Wills & Estate Planning
A Will is a document that says who gets what assets or a right to use assets on the will maker’s death. In some cases that’s an easy thing to do and in others it’s not.
A Will is a part, but not all of an Estate Plan. An Estate Plan involves looking at all the structures and benefits a person has, including things that can’t be dealt with in a Will like superannuation, Trusts, and insurances to make sure that everything works together to achieve the client’s goal. The focus of an Estate Plan may be to make sure the Estate is administered in a way that is tax effective, it may be to make sure that control of assets passes to a trusted person or persons but that other people can get the benefit or it may be to protect someone who is vulnerable. Often coming up with a good Estate Plan means seeking input from the party’s accountant, financial planner, insurance broker and/or investment manager.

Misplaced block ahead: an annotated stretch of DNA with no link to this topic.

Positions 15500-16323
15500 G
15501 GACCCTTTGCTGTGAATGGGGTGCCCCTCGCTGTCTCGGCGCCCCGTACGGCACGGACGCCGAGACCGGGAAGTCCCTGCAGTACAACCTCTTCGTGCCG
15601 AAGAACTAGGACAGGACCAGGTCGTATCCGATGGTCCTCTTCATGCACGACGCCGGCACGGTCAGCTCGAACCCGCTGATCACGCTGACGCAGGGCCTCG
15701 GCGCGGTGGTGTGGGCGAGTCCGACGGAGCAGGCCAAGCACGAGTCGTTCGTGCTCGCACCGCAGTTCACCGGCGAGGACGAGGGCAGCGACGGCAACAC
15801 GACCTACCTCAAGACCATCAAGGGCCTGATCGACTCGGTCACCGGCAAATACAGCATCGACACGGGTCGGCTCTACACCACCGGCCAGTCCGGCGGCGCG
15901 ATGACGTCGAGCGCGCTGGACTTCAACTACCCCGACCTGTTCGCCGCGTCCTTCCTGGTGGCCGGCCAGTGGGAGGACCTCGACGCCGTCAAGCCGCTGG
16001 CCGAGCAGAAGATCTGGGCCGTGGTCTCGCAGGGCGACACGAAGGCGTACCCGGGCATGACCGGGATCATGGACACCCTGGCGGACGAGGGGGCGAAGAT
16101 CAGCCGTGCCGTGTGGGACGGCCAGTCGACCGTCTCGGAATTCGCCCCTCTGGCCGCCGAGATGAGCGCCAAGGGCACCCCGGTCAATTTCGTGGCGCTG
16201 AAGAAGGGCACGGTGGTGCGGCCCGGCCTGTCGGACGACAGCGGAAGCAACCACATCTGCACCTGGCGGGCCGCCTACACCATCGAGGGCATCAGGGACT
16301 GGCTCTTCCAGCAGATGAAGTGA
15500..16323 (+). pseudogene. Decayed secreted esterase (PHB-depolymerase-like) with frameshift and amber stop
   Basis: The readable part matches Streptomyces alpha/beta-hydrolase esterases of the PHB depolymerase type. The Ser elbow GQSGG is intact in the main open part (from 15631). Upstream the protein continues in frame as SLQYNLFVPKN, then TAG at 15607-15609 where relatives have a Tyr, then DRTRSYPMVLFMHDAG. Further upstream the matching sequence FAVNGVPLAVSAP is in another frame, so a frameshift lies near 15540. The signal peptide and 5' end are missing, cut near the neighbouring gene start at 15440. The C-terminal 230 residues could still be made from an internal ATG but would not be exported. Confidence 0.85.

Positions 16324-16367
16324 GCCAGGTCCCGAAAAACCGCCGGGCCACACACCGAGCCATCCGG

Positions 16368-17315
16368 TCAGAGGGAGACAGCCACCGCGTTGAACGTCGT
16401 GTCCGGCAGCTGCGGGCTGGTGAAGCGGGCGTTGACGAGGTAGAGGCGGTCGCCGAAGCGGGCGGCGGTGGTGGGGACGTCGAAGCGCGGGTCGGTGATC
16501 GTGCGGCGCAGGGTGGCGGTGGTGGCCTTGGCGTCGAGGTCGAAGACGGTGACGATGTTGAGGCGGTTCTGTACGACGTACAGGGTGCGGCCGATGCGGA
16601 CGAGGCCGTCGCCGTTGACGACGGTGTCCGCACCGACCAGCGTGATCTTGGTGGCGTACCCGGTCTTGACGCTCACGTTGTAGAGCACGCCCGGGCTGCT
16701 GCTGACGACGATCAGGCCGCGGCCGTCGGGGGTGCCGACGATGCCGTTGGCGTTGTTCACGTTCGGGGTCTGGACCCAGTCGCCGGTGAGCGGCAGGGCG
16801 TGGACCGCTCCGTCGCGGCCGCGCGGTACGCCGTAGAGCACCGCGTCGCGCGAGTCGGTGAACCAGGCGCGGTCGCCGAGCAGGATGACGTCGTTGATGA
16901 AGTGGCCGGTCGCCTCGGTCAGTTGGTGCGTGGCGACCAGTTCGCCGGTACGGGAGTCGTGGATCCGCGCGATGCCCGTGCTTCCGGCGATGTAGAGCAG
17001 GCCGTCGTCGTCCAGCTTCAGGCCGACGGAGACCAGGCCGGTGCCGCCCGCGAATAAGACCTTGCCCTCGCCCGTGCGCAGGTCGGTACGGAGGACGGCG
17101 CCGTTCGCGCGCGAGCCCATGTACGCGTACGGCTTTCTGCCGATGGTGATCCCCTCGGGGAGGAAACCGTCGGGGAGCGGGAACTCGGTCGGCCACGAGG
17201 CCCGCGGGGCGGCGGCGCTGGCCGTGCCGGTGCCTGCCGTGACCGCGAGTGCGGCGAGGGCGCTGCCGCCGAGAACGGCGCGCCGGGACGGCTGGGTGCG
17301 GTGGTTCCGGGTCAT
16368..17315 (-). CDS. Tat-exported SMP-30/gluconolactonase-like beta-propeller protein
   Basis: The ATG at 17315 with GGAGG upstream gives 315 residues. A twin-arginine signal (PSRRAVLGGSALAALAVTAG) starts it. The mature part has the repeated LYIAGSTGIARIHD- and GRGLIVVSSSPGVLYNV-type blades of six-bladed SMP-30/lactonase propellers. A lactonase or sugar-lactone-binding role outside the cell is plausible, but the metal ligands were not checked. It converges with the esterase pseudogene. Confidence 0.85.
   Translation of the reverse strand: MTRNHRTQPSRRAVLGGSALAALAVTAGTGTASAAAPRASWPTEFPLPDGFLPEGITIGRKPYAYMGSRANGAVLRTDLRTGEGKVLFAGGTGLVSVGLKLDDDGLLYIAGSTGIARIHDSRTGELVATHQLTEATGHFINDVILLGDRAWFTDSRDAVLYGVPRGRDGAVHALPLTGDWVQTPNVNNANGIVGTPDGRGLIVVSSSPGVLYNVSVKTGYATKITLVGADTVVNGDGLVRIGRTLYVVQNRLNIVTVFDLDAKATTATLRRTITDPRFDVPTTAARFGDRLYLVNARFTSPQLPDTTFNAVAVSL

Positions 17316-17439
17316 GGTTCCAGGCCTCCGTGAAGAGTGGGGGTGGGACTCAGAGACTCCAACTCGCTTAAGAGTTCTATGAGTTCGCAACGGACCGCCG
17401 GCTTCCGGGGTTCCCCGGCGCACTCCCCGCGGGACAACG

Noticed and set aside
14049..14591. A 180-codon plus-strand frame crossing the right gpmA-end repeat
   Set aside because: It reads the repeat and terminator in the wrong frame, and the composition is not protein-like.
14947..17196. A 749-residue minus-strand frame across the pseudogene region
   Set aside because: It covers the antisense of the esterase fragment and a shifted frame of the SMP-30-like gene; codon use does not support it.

When it comes to a Will there are as many options as people. A Will can transfer assets straight to the beneficiaries, it can create a Trust that is effective for tax purposes (called a Testamentary Trust, find out more here), it can give someone a right to live in or receive the benefit of property or do a combination of all of them. If you have a clear idea of what the Will should say and do we can achieve that for you. If you do not yet have a clear idea then we can help you work it out.
Some of the things to think about are:
• Who should benefit from the estate?
• Should there be any restrictions (ie, should they have to reach a certain age);
• Who should be the executor (the person who puts the Will into effect)?
• If your first choice executor cannot do it then who should your back up executor be?
That list isn’t all there is to it. Depending on the circumstances there may be other things to consider. If in doubt, as one of our Estate Planning lawyers to help you out here